Thursday, September 22, 2016

Retro Review: CRITICAL CONDITION (1987)

Welcome to another installment of RETRO REVIEW, where we take a look at films made before the year 2000. Today we review the 1987 comedy CRITICAL CONDITION.

Howdy fellow film freaks, Robert here. Is it weird that I've never watched a Richard Pryor movie? That seems kinda weird to me. As a check off the movie lover bucket list, Critical Condition fills the bill in an "any port in a storm" kind of way. As a first Richard Pryor movie, though, it's a disappointment.

Critical Condition follows a common plot for 1980s comedies: self-centered guy gets into a situation where people depend on him, and becomes a changed man through the rewarding experience of caring for others. In this case, Richard Pryor stars as Eddie Lanahan, a would-be entrepreneur. While trying to get a loan to open a movie theater from a loan shark, Eddie is arrested. In an attempt to avoid jail time, Eddie feigns insanity, which doesn't work. All seems lost until the power fails at the isolated hospital where he's being detained for evaluation. As he tries to escape during the blackout, Eddie is caught by the staff and mistaken for a Doctor Slattery. Eddie decides to play along with this ruse until he can escape for good. And it's during this time spent playing healer that Eddie learns the joys of friendship and helping others, and becomes a changed man.

Heartwarming though the story of Critical Condition may be, what it most definitely is not is funny. Perhaps that's the fault of director Michael Apted, whose IMDB profile features not one other comic project, despite 76 directing credits in a career spanning 50 years. Maybe its due to the fact that five different people worked on the script, with three people handling the story and two for the screenplay. Those two screenwriters, incidentally, did not see a lot of work following this project: Denis Hamill has three subsequent credits according to IMDB, and John Hamill never worked again. One wonders why.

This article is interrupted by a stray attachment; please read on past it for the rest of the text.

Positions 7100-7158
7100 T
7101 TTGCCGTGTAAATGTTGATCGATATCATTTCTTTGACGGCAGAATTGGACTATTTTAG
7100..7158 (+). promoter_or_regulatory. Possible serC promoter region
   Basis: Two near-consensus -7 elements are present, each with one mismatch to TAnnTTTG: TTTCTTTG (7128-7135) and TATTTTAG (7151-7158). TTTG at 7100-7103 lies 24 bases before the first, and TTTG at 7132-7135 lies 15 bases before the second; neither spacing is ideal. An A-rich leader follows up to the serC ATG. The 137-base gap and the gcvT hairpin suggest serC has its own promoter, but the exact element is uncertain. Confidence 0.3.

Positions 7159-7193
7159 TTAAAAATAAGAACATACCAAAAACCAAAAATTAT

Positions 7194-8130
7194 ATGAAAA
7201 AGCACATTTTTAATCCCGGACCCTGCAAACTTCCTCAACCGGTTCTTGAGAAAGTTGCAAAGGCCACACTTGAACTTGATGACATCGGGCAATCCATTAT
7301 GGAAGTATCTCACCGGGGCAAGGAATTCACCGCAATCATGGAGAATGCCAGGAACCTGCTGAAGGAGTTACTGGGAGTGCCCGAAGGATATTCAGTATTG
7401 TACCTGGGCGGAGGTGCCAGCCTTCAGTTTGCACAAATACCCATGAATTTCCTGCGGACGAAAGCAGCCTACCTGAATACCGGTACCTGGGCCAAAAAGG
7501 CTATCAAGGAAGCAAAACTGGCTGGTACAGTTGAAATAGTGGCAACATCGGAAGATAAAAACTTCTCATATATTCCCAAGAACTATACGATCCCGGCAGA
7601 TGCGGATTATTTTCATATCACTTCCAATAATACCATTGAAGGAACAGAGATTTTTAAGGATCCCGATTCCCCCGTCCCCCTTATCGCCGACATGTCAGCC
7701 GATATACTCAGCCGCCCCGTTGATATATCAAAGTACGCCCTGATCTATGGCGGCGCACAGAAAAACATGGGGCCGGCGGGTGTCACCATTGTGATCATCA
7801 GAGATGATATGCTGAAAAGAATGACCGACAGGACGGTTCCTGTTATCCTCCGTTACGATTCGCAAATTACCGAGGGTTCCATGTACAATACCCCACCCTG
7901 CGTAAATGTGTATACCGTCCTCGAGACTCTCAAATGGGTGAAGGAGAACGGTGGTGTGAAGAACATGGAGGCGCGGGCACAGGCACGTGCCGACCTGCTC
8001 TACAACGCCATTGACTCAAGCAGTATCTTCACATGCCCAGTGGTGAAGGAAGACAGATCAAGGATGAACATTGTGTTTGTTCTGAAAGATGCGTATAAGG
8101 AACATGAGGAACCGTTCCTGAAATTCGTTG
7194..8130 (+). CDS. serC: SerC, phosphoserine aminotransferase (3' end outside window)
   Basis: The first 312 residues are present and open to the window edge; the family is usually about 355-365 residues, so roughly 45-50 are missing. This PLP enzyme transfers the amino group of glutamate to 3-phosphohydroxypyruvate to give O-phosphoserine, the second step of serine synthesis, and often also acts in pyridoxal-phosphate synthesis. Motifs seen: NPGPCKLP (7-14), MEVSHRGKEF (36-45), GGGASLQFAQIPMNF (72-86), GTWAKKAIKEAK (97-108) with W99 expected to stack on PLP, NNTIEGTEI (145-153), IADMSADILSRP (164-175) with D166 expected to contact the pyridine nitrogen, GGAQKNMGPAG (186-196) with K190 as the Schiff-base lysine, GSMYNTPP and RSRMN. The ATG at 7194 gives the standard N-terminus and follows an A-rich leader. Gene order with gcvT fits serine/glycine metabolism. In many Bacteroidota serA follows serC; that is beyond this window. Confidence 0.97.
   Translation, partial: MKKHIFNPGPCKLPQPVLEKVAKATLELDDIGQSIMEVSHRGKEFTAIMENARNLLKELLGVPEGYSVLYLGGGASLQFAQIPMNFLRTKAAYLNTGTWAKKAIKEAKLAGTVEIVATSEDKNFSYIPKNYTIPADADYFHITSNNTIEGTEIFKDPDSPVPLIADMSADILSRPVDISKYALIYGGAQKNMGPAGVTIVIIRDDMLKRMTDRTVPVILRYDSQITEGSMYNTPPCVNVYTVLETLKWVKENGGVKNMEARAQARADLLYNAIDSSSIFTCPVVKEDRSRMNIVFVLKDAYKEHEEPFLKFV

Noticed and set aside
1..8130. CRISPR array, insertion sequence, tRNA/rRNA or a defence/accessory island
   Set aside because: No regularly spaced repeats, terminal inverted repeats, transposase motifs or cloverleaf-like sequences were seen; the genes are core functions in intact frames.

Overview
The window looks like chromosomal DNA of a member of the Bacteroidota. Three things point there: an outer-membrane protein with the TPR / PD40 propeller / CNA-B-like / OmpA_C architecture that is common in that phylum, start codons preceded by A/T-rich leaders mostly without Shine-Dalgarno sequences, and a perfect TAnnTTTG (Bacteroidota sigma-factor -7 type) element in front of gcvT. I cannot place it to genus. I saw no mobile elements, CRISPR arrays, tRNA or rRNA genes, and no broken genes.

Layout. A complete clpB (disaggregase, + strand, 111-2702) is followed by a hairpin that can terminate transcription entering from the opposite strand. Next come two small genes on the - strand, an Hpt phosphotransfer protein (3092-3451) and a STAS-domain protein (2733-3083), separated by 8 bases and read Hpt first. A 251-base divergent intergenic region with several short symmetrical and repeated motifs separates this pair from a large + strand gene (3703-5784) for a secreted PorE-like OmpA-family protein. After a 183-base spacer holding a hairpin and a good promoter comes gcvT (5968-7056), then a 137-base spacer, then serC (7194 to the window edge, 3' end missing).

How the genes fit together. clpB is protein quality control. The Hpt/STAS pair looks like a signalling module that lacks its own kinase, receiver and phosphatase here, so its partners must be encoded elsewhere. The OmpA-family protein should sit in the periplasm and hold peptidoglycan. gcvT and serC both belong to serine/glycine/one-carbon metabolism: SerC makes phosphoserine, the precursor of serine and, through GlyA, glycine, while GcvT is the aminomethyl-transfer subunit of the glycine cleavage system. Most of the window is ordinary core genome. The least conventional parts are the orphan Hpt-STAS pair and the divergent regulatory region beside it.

I doubt it's the fault of Pryor himself, given the wealth of extenuating evidence that he can be funny when pressed, but for whatever reason, almost every joke in this movie falls flat, typically because you can see them coming from a long way off. The cast has no energy, and even Pryor's manic behavior has an over-rehearsed feel. Everyone just seems bored with the story, and now they're just in it for the mortgage payment.

There's a dramatic element to the story, as well, involving a convict named Stucky who also takes advantage of the power outage to get away from his handlers and, following a shave and change of clothes, manages to disappear into the crowd of patients in the hospital for a time. But given that this story doesn't go anywhere until the very end, when the movie needs some dramatic tension for the climax, even this is disappointing. By the time the climax came around I was so bored I really didn't care how things worked out.

With its predictable story, dead jokes and lifeless cast, Critical Condition is not a shining example of 1980s comedy. If you saw this movie back in the day and thought it was hilarious then, you'll likely still think it's funny now. If you've never seen it, though, leave it unseen. Unless you're having trouble sleeping. It worked wonders for me there.

Critical Condition is rated R for language throughout.

Robert's Score: 1/10

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